Once purchased, keep seeds stored in a dry and cool place, such as in an airtight container in your refrigerator. Also, keep seed varieties separated from each other in clearly labeled packets. If stored in the right conditions, seeds will remain viable for years.

While it may be fun to shop off the rack for new clothes, you should never shop off the rack for seeds.  They’re too valuable a resource to torture by storing them in the wrong conditions.

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Memorial Day Week Long Sale

May 23rd, 2010

Use Code “GONAVY” to get 35% off on any of our seed kits! Jim served ten years in the navy and would like to honor all those who have served by offering this awesome discount to everyone. Offer ends June 1st.

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The Five Ws of Humble Seed

May 7th, 2010

Since the launch of Humble Seed, we’ve met some great folks who are passionate about seeds, and we’re honored to be a part of such a wonderful community. If you’re a new follower to the Humble Seed Blog, here is one of our press releases, to give you some insight into who we are.

FOR IMMEDIATE RELEASE

Jim Mitchell, co-owner/operator

877-956-SEED (7333)

jmitchell@humbleseed.com

Feed Your Inner Gardener with ‘Humble Seed’

Scottsdale, Ariz. (April 14, 2010) – Humble Seed cultivates the gardener within all of us with irresistible “seed that feeds” kits. Each kit features premium seed packets for an array of edible plants. First-time entrepreneurs Jim and Kristen Mitchell, who launched the online business today, aim to inspire would-be growers by making seed selection easier while enhancing variety, flavor, and nutritional value.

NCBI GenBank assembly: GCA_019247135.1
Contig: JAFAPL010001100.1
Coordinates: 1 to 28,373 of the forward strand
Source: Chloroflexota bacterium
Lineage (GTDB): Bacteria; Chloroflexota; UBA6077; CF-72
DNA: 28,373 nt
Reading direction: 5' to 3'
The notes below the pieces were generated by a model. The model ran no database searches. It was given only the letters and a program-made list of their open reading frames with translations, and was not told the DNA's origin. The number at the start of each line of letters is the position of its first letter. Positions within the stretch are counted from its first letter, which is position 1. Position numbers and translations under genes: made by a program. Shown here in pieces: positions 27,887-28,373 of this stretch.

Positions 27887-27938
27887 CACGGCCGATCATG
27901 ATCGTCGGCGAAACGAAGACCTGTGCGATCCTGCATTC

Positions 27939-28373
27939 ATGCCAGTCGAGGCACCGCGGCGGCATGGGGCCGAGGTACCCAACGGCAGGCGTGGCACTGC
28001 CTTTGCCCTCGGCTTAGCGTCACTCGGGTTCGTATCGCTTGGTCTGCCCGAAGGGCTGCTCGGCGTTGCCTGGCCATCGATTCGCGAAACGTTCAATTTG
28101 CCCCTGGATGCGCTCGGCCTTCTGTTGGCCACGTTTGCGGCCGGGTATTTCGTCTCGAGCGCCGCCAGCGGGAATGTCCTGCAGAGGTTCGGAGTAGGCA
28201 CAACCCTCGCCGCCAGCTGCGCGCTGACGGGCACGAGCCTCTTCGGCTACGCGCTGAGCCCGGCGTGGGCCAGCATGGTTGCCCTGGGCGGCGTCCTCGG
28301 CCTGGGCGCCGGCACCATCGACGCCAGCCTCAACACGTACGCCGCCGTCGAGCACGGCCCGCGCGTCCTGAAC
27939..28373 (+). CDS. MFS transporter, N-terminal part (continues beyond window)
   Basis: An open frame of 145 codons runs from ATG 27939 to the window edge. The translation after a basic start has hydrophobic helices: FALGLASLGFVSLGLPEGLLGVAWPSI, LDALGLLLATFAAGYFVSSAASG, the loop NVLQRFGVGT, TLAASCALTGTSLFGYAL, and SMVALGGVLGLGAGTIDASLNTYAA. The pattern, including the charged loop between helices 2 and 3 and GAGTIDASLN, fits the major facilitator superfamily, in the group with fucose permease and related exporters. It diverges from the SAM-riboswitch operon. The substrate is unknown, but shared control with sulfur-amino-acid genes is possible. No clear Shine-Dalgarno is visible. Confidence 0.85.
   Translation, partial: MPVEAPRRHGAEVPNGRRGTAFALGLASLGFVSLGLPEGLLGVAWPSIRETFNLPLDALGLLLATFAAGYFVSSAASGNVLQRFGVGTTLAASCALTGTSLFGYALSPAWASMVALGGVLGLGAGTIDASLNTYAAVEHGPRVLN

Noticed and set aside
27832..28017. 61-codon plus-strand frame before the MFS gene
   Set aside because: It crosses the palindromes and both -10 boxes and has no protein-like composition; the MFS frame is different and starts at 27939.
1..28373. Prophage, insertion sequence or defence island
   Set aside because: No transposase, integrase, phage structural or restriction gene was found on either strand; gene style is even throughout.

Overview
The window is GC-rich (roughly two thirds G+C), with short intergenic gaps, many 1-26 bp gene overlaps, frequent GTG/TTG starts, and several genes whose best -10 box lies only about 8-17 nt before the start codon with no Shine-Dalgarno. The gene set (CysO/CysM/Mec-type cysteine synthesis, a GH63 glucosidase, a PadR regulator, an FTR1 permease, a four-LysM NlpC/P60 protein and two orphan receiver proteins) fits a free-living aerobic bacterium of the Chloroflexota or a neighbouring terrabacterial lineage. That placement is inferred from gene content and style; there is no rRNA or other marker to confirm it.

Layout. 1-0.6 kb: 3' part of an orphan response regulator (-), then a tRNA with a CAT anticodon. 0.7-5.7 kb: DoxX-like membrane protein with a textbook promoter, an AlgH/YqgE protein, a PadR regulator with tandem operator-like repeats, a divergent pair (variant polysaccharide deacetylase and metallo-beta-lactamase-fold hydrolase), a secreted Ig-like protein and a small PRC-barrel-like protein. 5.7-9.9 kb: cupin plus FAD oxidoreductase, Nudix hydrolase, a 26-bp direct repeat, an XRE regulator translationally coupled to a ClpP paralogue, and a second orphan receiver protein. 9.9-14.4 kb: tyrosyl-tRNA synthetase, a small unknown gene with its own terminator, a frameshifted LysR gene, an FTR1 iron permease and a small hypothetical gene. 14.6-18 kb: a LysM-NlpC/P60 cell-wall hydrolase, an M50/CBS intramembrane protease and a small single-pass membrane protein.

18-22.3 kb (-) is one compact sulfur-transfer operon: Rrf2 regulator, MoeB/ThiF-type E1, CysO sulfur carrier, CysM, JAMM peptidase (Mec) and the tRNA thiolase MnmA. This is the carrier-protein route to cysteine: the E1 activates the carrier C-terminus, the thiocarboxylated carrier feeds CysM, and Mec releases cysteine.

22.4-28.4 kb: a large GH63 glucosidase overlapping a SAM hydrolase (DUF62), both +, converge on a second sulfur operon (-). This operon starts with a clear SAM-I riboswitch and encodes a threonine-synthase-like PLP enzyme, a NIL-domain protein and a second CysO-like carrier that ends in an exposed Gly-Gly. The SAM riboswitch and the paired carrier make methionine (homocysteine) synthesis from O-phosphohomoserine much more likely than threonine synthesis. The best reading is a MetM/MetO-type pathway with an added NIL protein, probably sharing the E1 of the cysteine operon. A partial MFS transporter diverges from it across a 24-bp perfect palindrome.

Instead of sifting through piles of paper envelopes vulnerable to heat and humidity, www.HumbleSeed.com customers pick from themed gardens in a kit: Hot Mama’s Peppers and Chiles; The Producer; Uncle Herb’s Favorites; and Veggin’ Out.

Every kit contains at least 10 premium packets of seeds for environmentally conscious growers offering higher seed counts than similar products. Seeds are packaged in re-sealable Mylar bags for ultimate protection, allowing growers to plant now or later. For those seeking a survival seed bank, The Producer is a bulk fruit-and-vegetable kit that is packaged within an FDA-approved container for long-term food storage.

Humble Seed is a labor of love. After relocating to the Valley from the Midwest one year ago, Jim left his career as an energy trader to follow his heart. He poured his energy and savings into Humble Seed, an entirely self-funded venture.

“My whole life I’ve been trying to find one calling, one passion that would help people,” Jim says. “I really connected to growing my own food. There are so many health, financial and environmental benefits and creating a stable, healthy food supply reduces our reliance on other economies.”

The Scottsdale husband-and-wife team share a passion for making a difference. We are extremely excited that we’re helping empower people in a down economy,” says Kristen. “Families can now get fresh food at a fraction of the cost found at your local produce section.”

Humble Seed is dedicated to providing the highest quality heirloom, non-GMO, non-hybrid, and organic seed varieties to conscientious gardeners who choose to start from seed. Hobbyists, retirement communities, survival gardeners, schools and restaurants can buy the kits at www.HumbleSeed.com. The website also features books, recipes and seed-growing tips.  Kits start at $21.95.

More information and interviews: 877-956-7333; jmitchell@humbleseed.com; www.humbleseed.com. Become a friend of Humble Seed on Facebook.